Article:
making sense of social

The problem with Facebook’s new haircut

A majority of us spend our days in offices surrounded by the same people. If one day you turn up with a snazzy new haircut, those closest to you will probably notice. They won’t care but they’ll notice. That’s because they’re used to you. Babs in finance, up on the third floor who you might only get a fleeting glance from every third Tuesday in the corridor on the way to lunch probably won’t notice your haircut, she only just about knows your face and hasn’t had the chance to learn your name yet. You could have changed hairstyles 5 times in the last two weeks and Babs would be none the wiser.

I’ve been working in social for a few years now, and the last 2 years I’ve spent a lot of time with brands on Facebook. A lot of the brands we work with are active on Twitter, posting on average twice a day. Volume hasn’t ever had a negative impact on what we have done – we’ve adapted and learnt from everything we’ve created and strived to improve what we do to keep our audience entertained and informed.

Using the platform everyday gives us a lot of insight and experience with what does and doesn’t work. Not just on a tactical level but quite an in-depth personal level. What has become interesting (or difficult) is when Facebook’s behaviour changes. When something unexpected happened you’ll start by wondering what it was you did wrong. Did you post at the wrong time? Use the wrong media targeting? Or was the creative just not right? And then you start to notice, no, it’s not me – there’s something different about it, something has changed.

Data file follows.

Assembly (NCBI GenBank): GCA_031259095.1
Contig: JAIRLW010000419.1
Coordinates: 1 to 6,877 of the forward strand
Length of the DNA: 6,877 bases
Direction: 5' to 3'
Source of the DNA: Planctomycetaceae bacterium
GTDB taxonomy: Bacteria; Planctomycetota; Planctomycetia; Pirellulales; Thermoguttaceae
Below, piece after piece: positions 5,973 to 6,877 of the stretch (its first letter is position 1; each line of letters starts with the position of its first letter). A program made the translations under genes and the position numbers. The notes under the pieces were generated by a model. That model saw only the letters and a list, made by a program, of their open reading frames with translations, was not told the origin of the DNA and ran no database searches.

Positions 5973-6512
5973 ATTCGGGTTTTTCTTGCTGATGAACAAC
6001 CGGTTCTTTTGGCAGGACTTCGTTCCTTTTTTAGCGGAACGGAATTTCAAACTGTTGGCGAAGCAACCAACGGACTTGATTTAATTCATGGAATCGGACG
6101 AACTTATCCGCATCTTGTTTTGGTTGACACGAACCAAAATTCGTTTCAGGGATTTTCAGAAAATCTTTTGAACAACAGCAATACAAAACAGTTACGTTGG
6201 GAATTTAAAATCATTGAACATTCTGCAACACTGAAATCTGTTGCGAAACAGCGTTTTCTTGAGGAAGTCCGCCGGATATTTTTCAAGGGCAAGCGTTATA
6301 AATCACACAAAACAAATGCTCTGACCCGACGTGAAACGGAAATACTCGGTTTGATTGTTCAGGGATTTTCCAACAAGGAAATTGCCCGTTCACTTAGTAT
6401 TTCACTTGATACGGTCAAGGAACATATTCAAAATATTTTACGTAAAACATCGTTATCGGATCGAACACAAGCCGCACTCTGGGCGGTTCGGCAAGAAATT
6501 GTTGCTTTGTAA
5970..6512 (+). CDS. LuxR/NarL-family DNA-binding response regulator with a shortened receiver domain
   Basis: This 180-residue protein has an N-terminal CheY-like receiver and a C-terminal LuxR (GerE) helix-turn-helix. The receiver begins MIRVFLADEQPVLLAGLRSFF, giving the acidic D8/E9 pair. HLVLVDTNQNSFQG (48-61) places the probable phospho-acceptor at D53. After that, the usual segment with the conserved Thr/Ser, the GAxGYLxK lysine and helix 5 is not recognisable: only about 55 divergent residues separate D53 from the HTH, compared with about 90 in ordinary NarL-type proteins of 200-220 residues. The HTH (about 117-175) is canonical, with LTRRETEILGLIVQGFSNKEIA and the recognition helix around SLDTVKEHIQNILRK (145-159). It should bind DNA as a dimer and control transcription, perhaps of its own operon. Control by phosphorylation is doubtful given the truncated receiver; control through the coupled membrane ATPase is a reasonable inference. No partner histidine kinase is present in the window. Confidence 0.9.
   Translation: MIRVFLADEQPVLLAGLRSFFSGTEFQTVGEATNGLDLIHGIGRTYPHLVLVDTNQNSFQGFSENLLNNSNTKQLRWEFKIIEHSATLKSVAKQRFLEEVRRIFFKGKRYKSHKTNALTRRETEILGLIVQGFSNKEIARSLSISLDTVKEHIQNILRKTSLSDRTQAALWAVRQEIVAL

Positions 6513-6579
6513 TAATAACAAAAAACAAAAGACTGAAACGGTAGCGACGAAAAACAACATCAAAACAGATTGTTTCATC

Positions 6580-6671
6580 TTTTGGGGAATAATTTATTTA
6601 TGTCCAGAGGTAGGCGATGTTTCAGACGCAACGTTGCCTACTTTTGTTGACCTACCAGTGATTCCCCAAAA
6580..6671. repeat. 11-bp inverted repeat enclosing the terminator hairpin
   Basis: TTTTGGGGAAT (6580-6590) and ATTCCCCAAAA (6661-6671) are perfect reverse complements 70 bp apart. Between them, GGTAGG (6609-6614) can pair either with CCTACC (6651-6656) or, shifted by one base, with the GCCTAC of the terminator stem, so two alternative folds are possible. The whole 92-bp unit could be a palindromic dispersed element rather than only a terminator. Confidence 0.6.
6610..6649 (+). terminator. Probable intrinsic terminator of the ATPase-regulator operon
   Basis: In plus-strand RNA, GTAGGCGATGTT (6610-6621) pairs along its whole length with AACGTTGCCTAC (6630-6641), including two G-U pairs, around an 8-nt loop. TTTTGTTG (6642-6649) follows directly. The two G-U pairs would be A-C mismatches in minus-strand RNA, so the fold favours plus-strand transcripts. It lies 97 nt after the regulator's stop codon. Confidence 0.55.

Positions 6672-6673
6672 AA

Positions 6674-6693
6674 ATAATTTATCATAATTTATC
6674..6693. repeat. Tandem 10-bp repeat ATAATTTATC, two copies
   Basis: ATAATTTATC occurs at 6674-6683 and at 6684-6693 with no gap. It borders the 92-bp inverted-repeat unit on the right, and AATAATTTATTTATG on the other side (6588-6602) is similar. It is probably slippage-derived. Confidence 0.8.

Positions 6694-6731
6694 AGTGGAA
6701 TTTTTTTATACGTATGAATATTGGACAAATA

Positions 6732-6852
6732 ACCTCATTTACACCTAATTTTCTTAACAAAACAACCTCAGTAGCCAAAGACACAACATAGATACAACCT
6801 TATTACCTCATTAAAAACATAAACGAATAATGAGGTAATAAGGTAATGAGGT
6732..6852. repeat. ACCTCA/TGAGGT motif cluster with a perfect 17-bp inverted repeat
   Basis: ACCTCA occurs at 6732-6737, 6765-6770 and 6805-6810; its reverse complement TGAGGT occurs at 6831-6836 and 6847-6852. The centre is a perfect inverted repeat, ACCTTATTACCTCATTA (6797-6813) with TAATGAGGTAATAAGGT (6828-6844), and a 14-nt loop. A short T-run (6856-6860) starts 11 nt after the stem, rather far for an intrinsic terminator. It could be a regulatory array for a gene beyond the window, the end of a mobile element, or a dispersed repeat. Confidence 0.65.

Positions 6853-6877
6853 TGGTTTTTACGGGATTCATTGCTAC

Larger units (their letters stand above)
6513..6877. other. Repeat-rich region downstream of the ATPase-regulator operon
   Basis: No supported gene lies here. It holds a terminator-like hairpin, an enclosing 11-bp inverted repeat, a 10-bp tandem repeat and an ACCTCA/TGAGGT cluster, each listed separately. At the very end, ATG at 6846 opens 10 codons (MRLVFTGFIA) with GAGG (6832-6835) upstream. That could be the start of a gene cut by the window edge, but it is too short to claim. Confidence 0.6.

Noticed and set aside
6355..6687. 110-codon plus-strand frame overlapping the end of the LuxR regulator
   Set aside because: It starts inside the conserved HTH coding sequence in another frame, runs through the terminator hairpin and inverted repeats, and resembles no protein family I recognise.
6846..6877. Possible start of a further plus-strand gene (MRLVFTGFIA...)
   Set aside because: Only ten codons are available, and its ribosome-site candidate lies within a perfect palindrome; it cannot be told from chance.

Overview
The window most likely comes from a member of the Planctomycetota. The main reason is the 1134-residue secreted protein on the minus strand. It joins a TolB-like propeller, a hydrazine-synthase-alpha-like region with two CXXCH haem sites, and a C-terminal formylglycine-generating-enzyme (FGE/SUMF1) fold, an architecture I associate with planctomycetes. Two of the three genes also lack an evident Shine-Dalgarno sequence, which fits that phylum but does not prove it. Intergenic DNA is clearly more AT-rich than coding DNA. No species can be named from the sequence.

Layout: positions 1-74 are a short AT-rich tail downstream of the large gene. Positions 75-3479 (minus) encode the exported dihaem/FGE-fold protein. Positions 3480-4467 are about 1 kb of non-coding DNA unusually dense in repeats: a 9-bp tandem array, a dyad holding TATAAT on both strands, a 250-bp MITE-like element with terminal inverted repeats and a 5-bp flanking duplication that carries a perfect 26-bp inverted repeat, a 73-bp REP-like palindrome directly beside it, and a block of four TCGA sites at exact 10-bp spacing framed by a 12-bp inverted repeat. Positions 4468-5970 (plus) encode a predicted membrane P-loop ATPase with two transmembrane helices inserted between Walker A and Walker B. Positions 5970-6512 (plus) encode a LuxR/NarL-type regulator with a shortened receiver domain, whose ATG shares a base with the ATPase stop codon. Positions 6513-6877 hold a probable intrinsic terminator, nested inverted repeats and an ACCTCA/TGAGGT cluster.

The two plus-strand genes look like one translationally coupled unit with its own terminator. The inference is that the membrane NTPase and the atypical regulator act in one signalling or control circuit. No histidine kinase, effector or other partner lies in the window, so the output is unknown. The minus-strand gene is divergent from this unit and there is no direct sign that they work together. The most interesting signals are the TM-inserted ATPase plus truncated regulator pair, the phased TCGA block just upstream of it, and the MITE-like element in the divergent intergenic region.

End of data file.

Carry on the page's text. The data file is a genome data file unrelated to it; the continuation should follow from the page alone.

When you try to talk to Facebook you’re often met with denial and mentions of ‘a bug’. You’ll listen to them – they know best. But then you hear of similar experiences and explanations from other teams around you, and other teams in other agencies. We all work with this platform intimately. We know when it’s had a haircut.

Recently Facebook have expressed thoughts on pivoting their proposition, comparing themselves to mainstream media channels they are positioning themselves as a broadcast channel. Part of the reasoning is that there’s now more competition in the newsfeeds for brands to cut through – people have more friends and follow more brands than they did a year or two ago, so it’s harder to stand out and convert organic or low reach. Shifting back to the classic broadcast model of mass reach you’ll pay to be seen by the masses and by being seen by more you’ll obviously sell more. All you have to do is spend more. With Facebook.

It’s another new haircut, but you can’t help but notice this one – they’re coming to you and asking if you like it. The truth is, I’m not sure I do. For a long time they were always about engagement and deep and meaningful connections. But now it’s feeling like an uncomfortable shift, less about the user and being meaningful but more about the advertiser, and that’s just not social.


About the author

This post was written by Mark Carroll

I'm a real boy in a ever-increasing pixelated world. Interested in the interesting. Guilty of capturing life through a lens.

Follow them on twitter: @themarkcarroll

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